Highlighted in blue is the Violation in January 2016 for citing HATG for lack of fire alarm system at Armstrong Court, noting that the violation stem back to a previous inspection, Sept 2013.

“If we get no action we send the state required abatement letter, which means, ‘Now I mean it. You have 30 days to comply, come up with a remedy or a game plan,’” Mr. Natale explained.

“As long as there is some movement, we’ll extend you all the time you want. If there’s no movement, we have to rattle your cage a little bit.”

Natale said he sat down with Anthony Johnson and had conversations about the alarm issue at Armstrong Court, and that Mr. Johnson said he couldn’t justify spending the money to install alarms if they were going to be ripped out during a renovation.

Yet, going into the fourth year since the lack of alarms was cited, and considering the state declined HATG’s application for funding in August, Natale expressed frustration with the Housing Authority. “Both complexes have several outstanding fines,” he said. He noted that Wilbur Peck still needs to install pull stations in certain areas.

“Anthony Johnson and I came to an agreement on Wilbur Peck to move forward,” Natale said, adding that in July 2015, a vendor contacted him at the suggestion of Mr. Johnson and he walked the property with the vendor. “The vendor was specking what needed to be installed. I went at their request to talk about the requirements of the code and assumed there would be a proposal and maybe some others.”

Later, Natale said Mr. Johnson deemed the estimate, in the amount of $312,000 as prohibitively high.

“We want the residents safe,” Natale said, adding that although both complexes are constructed from concrete, fire can penetrate and blow out windows.  Natale said he has heard nothing from HATG since July. In fact, he said he’d received no response from Mr. Johnson to emails. In November he sent formal letters regarding violations at both complexes, saying he was referring the matter to the state’s attorney for legal action.

“Legal notice was sent by certified mail that the matter had been referred to the state attorney’s office,” Natale said, adding that going forward the matter would be settled in Housing Court in Norwalk.

“After the certified letter there was some movement, so we called off the dogs and the state backed off,” Natale said, adding that the movement stopped and the matter is back in the state attorney’s and again under the purview of Housing Court.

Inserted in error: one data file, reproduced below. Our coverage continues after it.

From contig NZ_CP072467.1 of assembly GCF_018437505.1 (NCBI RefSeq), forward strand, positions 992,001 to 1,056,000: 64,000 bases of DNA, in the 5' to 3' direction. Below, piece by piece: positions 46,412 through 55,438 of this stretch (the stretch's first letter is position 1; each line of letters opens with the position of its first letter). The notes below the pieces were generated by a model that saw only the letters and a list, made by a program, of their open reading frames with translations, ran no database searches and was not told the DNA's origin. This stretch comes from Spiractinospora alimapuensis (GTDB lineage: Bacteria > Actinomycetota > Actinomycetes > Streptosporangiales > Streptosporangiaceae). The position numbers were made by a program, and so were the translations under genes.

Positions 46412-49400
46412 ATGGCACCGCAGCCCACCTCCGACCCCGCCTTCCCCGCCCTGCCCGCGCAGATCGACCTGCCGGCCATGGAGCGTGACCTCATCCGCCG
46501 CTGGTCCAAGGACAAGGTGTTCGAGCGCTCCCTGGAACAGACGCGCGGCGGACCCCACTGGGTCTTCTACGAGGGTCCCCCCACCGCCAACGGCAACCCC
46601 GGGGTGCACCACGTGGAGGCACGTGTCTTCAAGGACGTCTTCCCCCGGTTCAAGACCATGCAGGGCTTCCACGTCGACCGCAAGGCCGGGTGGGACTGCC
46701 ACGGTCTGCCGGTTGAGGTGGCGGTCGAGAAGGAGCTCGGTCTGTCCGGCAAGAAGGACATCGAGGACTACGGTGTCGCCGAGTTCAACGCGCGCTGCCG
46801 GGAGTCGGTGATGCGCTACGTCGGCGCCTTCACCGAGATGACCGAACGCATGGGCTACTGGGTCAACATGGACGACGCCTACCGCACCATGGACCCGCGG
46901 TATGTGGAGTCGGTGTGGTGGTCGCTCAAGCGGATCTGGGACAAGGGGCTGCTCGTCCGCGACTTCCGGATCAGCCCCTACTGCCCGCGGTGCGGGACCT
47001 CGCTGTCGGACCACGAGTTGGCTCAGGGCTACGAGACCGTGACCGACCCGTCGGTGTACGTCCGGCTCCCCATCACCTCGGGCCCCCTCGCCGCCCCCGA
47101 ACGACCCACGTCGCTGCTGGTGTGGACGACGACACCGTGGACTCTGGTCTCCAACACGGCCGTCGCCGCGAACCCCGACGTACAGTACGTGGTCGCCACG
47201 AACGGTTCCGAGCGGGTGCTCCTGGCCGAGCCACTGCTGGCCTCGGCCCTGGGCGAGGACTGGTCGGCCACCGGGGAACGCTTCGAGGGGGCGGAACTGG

Mr. Natale explained that Armstrong Court has a partial smoke detection system, meaning there are detectors in individual units that will alert the fire department, but if you are in a stairwell, you should be able to pull an alarm that alerts everyone in the building.

“It really is unfortunate because the people who are suffering are the people in the units who have an expectation of safety,” Natale said. “Wherever you live – whether it’s in a mansion or in an apartment, you have an expectation of being safe.”

Ultimately Housing Court can issue fines and jail time for not complying with violations from the fire department. Mr. Natale concluded the summary of the back and forth with HATG over violations with a question.

“At the end of the day, what price do you put on life safety?” he asked.

In an email on Friday, Jan 29, HATG director Anthony Johnson told Greenwich Free Press the Fire alarm system at Wilbur Peck was completed in November 2015, and that the fire alarm system for Armstrong Court is “under design.”

As for the Armstrong Court renovation, he said, “planning and financing are continuing.”

See also:

In the Midst of Plenty, Greenwich’s Public Housing Tenants Complain of Lack of Hot Water, Bugs and Mold

A Peek at Living Conditions inside The Peck and Armstrong Court

Lead Paint, Mold & PCBs Found at Armstrong Court

EPA Investigation of Lead and Toxins in Armstrong Court Includes Multiple Agencies

State, Local Dept of Health to Meet with HATG to Discuss Lead Remediation at Armstrong Court


Email news tips to Greenwich Free Press editor [email protected]
Like us on Facebook
Subscribe to the daily Greenwich Free Press newsletter.